In a season in which almost nobody was immune from blame, Avery Bradley somehow avoided much of the fans’ wrath.
Rajon Rondo was fricasseed for declining to travel with the Boston Celtics to a road game in which he was not scheduled to play. Gerald Wallace was chastised as a locker room cancer. Jeff Green put up decent traditional statistics, but nowhere near what was expected of him in a supposedly breakout season.
When even Tom Heinsohn openly criticizes a member of the Celtics, things are not going well.
Through it all, only Bradley and perhaps Jared Sullinger made it through this minefield of a season unscathed. And it’s not because Bradley’s performance was above reproach.
Bradley is eligible for restricted free agency this July, when the 23-year-old is due for a considerable raise from his $2.5 million salary this season. He increased his scoring output to 14.9 points per game this season, thanks to an improved pull-up jump shot, and his on-ball defense continued to make the fourth-year guard a fan favorite at TD Garden. Statistically speaking, Bradley was the best 3-point shooter among players who finished the season on Boston’s roster.
Yet what is he actually worth?
It is one thing to get 15 points per game, defense-stretching potential and pesky defense at a relatively bargain-basement price. It is another thing to get that package at $6 million — or even the $8 million that Bradley reportedly wants. Bradley deserves credit for expanding his game each season in the NBA, but Celtics fans’ patience wore thin with players like Courtney Lee and Jordan Crawford, neither of whom was paid anywhere near Bradley’s asking price.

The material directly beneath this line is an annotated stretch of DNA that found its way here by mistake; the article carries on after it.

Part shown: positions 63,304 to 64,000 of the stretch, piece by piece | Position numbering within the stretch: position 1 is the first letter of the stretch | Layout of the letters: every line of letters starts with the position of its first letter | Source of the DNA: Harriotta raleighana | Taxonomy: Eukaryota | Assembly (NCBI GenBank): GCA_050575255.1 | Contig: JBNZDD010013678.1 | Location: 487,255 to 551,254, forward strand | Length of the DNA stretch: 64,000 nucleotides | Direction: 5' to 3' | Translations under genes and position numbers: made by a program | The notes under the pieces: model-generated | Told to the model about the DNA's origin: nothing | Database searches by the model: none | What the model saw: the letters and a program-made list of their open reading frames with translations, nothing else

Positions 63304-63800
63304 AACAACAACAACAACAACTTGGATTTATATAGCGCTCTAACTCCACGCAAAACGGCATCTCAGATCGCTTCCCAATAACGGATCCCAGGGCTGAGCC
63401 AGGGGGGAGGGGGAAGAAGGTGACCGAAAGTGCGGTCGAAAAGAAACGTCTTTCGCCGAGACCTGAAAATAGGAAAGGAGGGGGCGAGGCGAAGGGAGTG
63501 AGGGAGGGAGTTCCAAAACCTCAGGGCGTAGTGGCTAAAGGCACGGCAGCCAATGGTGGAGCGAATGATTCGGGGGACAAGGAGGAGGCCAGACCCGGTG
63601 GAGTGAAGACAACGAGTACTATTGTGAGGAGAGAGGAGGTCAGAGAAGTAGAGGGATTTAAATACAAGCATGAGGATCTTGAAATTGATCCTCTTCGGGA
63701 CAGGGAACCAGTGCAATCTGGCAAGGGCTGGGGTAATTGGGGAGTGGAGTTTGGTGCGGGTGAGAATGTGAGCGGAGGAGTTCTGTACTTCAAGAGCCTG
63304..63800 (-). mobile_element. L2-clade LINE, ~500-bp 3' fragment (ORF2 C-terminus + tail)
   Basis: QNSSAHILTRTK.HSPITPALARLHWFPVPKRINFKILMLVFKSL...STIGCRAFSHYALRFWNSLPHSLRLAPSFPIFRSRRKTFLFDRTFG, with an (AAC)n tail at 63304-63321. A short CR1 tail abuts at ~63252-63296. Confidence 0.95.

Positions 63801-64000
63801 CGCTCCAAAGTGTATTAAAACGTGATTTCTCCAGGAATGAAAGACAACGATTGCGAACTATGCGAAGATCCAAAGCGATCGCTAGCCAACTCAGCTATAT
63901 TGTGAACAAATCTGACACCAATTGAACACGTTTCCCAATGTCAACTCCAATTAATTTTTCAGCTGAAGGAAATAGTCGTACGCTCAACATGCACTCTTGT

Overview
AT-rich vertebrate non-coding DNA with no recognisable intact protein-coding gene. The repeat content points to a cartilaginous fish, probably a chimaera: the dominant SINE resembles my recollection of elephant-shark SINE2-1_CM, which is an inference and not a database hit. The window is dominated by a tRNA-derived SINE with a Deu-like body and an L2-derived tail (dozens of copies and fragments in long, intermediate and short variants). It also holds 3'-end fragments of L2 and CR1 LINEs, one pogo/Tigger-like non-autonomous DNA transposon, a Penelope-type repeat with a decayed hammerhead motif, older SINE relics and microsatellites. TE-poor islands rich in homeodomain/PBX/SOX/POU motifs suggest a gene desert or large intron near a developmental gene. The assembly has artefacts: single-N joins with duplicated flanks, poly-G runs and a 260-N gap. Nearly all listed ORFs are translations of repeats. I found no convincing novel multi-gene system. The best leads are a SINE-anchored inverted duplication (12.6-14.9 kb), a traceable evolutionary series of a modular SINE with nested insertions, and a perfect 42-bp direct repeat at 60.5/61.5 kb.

Bradley is a useful player, as evidenced by his contributions to an Eastern Conference finalist two years ago, prior to his injury. But he is not irreplaceable, and he is not without flaw. Off the ball, he gambled and occasionally was out of position without Kevin Garnett pulling the defense together, and while he was not asked to create plays, his 1.6 assists per 36 minutes were startlingly low. This isn’t nit-picking. These are numbers other teams assuredly will point to when evaluating Bradley — and that the Celtics will consider in determining his true value.
Above all, the Celtics hold the upper hand. In addition to having the right to match any offer Bradley receives, the Celtics also might be the one team that values him to such an extent. Bradley is a player whom fans and executives have to see every day to fully appreciate, and only one set of fans and one team’s executives have that day-to-day exposure. Celtics president of basketball operations Danny Ainge surely will avoid bidding against himself in that regard.
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